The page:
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Creep turns linear in narrow ferromagnetic nanostrips

  • Scientific Reports 6, Article number: 20472 (2016)
  • doi:10.1038/srep20472
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The motion of domain walls in magnetic materials is a typical example of a creep process, usually characterised by a stretched exponential velocity-force relation. By performing large-scale micromagnetic simulations, and analyzing an extended 1D model which takes the effects of finite temperatures and material defects into account, we show that this creep scaling law breaks down in sufficiently narrow ferromagnetic strips. Our analysis of current-driven transverse domain wall motion in disordered Permalloy nanostrips reveals instead a creep regime with a linear dependence of the domain wall velocity on the applied field or current density. This originates from the essentially point-like nature of domain walls moving in narrow, line- like disordered nanostrips. An analogous linear relation is found also by analyzing existing experimental data on field-driven domain wall motion in perpendicularly magnetised media.


Driven extended elastic systems in disordered media, such as domain walls (DWs) in ferromagnets1,2, and periodic systems such as vortex lattices3, exhibit a zero-temperature depinning phase transition, and a creep regime at finite temperatures and small driving forces f4. The latter is due to the slow thermally activated motion of the elastic system over large energy barriers, leading to a highly non-linear response of the form

where v and μ are the creep velocity and the creep exponent, respectively4. In particular, for 1D elastic lines such as DWs in ferromagnetic thin films with perpendicular magnetic anisotropy (PMA), compelling evidence of the validity of Eq. (1) exists, with μ assuming the value 1/41,2.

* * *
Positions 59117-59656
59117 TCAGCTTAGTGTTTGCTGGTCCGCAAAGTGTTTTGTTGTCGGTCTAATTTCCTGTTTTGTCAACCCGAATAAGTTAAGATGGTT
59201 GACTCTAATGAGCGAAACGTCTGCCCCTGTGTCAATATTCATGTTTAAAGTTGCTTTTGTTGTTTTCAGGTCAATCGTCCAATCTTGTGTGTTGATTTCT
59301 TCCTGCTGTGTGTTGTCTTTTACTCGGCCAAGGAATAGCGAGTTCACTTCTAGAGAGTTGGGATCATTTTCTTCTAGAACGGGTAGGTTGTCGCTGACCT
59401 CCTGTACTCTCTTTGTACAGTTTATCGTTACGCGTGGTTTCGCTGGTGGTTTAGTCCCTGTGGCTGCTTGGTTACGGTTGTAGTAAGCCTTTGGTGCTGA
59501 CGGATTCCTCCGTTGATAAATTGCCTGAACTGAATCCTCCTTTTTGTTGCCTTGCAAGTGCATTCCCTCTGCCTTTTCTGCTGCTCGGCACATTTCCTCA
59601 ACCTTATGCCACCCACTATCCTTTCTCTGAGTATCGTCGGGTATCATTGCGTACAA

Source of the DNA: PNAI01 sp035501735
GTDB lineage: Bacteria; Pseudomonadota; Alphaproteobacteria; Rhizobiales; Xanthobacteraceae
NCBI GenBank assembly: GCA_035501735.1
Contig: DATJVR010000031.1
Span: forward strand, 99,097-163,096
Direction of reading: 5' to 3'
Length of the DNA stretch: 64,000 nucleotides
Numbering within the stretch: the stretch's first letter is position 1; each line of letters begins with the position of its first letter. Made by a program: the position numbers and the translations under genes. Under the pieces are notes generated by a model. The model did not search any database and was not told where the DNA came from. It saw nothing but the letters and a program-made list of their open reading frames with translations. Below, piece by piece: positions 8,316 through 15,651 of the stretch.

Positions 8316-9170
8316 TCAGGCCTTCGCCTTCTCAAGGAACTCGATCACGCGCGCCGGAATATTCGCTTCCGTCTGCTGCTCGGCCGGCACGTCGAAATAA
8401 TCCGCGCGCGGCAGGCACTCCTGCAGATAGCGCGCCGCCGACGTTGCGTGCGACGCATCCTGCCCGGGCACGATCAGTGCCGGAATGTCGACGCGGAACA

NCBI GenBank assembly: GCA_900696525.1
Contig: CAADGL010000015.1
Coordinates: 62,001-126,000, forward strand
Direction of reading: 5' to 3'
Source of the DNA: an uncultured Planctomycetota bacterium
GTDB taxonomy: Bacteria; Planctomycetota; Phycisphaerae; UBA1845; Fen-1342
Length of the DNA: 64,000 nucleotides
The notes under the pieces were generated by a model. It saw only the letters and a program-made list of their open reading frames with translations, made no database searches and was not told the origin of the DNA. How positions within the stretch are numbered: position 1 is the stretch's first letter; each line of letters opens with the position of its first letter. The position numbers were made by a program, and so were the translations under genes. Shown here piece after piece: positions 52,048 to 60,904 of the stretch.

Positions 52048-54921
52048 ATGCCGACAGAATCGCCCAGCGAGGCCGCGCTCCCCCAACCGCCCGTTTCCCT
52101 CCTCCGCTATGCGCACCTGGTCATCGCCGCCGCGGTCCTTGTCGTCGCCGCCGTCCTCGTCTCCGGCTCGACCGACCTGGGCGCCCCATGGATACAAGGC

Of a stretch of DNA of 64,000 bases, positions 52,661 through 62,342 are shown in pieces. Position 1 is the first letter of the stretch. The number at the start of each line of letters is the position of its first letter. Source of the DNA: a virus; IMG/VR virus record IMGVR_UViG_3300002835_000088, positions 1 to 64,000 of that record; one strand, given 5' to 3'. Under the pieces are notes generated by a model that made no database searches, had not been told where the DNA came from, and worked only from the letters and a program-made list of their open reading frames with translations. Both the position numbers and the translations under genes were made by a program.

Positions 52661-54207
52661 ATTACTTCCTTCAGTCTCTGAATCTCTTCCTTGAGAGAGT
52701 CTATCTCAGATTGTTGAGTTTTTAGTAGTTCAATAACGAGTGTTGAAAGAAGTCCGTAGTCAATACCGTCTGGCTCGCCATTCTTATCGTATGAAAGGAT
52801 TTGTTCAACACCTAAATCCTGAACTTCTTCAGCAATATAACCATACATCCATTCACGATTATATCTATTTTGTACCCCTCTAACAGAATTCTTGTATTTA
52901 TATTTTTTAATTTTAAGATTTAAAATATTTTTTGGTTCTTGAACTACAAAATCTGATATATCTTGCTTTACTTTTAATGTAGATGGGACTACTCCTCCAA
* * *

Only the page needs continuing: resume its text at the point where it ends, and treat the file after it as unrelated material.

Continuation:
Controlling the motion of DWs (and other magnetic solitons, e.g. skyrmions5) in narrow ferromagnetic structures is currently receiving a lot of attention as possible building blocks of future information and communications technology (ICT) components, including memory devices6,7,8,9 and logic gates10,11, rely on it. Disorder, necessarily present in such systems, could hamper the controllability of DWs in the devices as it introduces a stochastic component in the DW dynamics12,13, but may in some cases also positively affect the device specifications14. Furthermore, in addition to disorder, also temperature adds another stochastic component in the DW dynamics. Both stochastic effects complicate the control of the DW motion in the creep regime. Although DW based devices are not meant to be used in the creep regime, high current densities make it challenging to operate them at high speeds (i.e. in the DW flow regime) due to Joule heating6. Additionally, stray fields originating in the surrounding electronics can exert small forces on the DWs. Therefore, understanding and controlling the effects of disorder and thermal fluctuations on the DW dynamics subjected to small driving forces–the creep regime–is important for the design of future DW based devices. In ref. 15, Kim et al. experimentally evidenced that in PMA materials the creep scaling law, Eq. (1) breaks down when the geometries confining the DWs are reduced in dimension: in the Ta/Pt/Co90Fe10/Pt nanostrips, narrower than 300 nm, DWs could no longer be described as rough elastic lines, as assumed in the derivation of Eq. (1); rather, they behaved like compact objects jumping across energy barriers resulting in a creep motion strongly deviating from Eq. (1).